You’ll note that we have also thrown in some notable IPAs because the line between the two styles is pretty fine.
It’s not exhaustive – these are just the names that popped up on Twitter yesterday. There are some here we don’t think count as PNH (e.g. Tribute, which isn’t especially pale) but we’ve included them for completeness.
Various relatively pale bitters e.g. Boddington’s | < 1980 Franklin’s Bitter | c.1979 | Cascade (US) Goose Eye Pommie’s Revenge | 1984 | Fuggles, Goldings (UK) Exmoor Gold | 1986 | Challenger, Goldings and Fuggles (UK) Hop Back Summer Lightning | 1989 | Goldings, Challenger (UK) Dobbin’s (West Coast) Yakima Grande Pale Ale | 1989 | Cascade (US) Deuchars IPA | 1991 | Willamette, Goldings, Fuggle (UK, US) (source) Butterknowle Conciliation | c.1991 | Challenger (UK) Roosters Yankee | 1993 | Cascade (US) Oakham JHB | 1993 | Mount Hood and Willamette (US) Kelham Island Pale Rider | 1993 | Willamette (US) (source) Durham Magus | 1994 | Challenger, Goldings (UK) Dark Star Hophead | c.1996 | Cascade (US) Ossett Silver King | 1998 | Cascade (US) St Austell Tribute | 1999 | Fuggles, Willamette (UK/US) Crouch Vale Brewers Gold | 2000 | Brewers Gold (UK) Pictish Brewers Gold | 2000 | Brewers Gold (UK) Crouch Vale Amarillo | 2003 | Amarillo (US) Castle Rock Harvest Pale | 2003 | Cascade, Centennial, Chinook (US) St Austell Proper Job | 2004 | Willamette, Cascade, Chinook (US) Meantime IPA | 2005 | Fuggles, Golding (UK) Thornbridge Jaipur | 2005 | Chinook, Centennial, Ahtanum (US) BrewDog Punk | 2007 | Chinook, Ahtanum, Crystal, Motueka (US/NZ) Oakham Citra | 2010 | Citra (US) Fyne Ales Jarl | 2010 | Citra (US) Brodies Citra Pale | 2011 | Citra (US)
As we said in the Twitter chat yesterday, it’s not about who got there first or ‘invented’ the style – it’s more a matter of a slow evolution.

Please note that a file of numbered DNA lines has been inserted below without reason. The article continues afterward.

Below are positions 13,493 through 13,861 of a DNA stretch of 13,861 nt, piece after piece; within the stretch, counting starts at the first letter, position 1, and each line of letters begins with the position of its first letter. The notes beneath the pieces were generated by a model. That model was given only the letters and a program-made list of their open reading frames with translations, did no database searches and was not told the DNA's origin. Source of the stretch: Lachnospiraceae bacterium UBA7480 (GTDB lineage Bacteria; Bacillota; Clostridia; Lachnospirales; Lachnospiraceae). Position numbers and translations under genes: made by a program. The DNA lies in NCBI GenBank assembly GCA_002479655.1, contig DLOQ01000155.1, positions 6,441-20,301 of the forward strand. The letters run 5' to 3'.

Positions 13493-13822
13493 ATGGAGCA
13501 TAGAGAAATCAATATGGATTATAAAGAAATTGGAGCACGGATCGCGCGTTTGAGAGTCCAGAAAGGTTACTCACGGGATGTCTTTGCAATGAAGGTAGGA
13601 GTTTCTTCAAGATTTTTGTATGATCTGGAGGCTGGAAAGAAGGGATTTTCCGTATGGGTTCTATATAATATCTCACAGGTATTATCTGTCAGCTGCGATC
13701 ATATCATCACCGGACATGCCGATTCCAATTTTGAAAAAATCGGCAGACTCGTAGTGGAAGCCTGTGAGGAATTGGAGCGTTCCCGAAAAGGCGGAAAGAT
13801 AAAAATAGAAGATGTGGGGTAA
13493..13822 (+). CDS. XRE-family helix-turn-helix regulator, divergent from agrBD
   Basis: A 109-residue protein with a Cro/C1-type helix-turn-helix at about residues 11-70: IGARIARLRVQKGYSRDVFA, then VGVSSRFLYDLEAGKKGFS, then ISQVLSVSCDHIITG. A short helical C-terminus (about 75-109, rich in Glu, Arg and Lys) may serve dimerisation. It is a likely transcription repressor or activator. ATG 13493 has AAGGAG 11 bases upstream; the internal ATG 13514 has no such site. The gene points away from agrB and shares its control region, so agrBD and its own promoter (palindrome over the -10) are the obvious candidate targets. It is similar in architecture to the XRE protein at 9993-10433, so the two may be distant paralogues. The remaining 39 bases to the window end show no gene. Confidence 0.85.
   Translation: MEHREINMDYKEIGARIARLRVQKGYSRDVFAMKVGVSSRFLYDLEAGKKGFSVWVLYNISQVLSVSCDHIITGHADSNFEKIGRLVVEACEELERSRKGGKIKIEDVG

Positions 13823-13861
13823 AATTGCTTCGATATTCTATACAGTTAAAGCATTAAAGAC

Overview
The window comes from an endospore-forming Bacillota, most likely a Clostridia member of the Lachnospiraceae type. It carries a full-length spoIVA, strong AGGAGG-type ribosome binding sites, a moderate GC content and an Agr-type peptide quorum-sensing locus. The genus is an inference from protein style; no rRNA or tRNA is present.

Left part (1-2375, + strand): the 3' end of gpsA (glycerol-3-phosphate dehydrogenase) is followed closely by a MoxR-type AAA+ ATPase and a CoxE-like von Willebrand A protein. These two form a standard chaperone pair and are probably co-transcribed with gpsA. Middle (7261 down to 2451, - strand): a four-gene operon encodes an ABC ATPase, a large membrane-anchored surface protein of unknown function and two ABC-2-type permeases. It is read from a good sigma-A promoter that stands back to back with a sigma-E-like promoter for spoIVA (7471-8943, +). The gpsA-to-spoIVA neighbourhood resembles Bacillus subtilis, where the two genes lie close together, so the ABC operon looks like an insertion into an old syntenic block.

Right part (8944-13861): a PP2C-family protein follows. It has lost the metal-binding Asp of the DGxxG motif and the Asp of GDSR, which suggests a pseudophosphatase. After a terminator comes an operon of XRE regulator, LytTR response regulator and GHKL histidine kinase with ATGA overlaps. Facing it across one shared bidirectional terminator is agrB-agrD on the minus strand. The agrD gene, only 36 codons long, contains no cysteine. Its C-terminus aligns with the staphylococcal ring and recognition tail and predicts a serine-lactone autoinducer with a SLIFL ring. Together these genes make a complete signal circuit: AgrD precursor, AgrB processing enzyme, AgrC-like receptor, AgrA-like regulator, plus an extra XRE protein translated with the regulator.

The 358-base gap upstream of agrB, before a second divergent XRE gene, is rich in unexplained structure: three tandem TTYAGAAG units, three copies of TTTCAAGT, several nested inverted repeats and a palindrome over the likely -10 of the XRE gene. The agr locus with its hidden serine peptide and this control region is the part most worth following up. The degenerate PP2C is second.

In general, it’s interesting how often people assume a beer is older than it actually is – and how often people remember as pale and citrusy beers that evidence suggests were brownish, with UK hops. (As far as we can tell – brewers are often coy about this stuff.)
If you’ve got suggestions, feel free to comment below – and if you can provide a reliable (referenced) ‘first sold’ date and info on hops, that would be great.
This piece first appeared online at the now defunct All About Beer in 2015.It’s collected in our book Balmy Nectar but, as there’s been some chat lately about when and how the UK got the taste for the perfume and flavour of US hops, we wanted to share it here, too.
Some of the best beers being made in Britain today belong to a style that has no name. They are the colour of pilsner, usually made with only pale malt, but they are not mere ‘golden ales’ – because ‘golden’ is not, after all, a flavour.
They have extravagant, upfront New World hopping suggesting tropical fruits and aromatic flowers but they are not US-style India Pale Ales because their alcoholic strength is likely to be somewhere between 3-5% ABV.
Though this might sound like a description of US session IPA, beers of this type have been around in the UK for more than 20 years. If they are given a name at all, as in Mark Dredge’s 2013 book Craft Beer World, it is usually a variation on the simply descriptive ‘pale’n’hoppy’.
In the mid-20th century there were several British beers noted for their pale colour, Boddington’s Bitter from Manchester being the most notable. That particular beer was also intensely hopped although the hops were English and were used to generate a bitterness that ‘clawed at the back of your throat’ rather than a delicate aroma.
As the 1970s and 80s wore on, strong dark beers such as Theakstons’s Old Peculier and Fuller’s ESB became cult favourites among beer geeks, while pale yellow lagers became fashionable with mainstream drinkers. Boddington’s Bitter darkened in colour and gradually lost its bitter edge.
As a result, when, in the late 1980s, the first golden ales emerged, they seemed positively and refreshingly innovative. Exmoor Gold from the Somerset-Devon border can claim to be the first of this new breed but it was really Hop Back Summer Lightning, first brewed in 1989, that triggered a trend.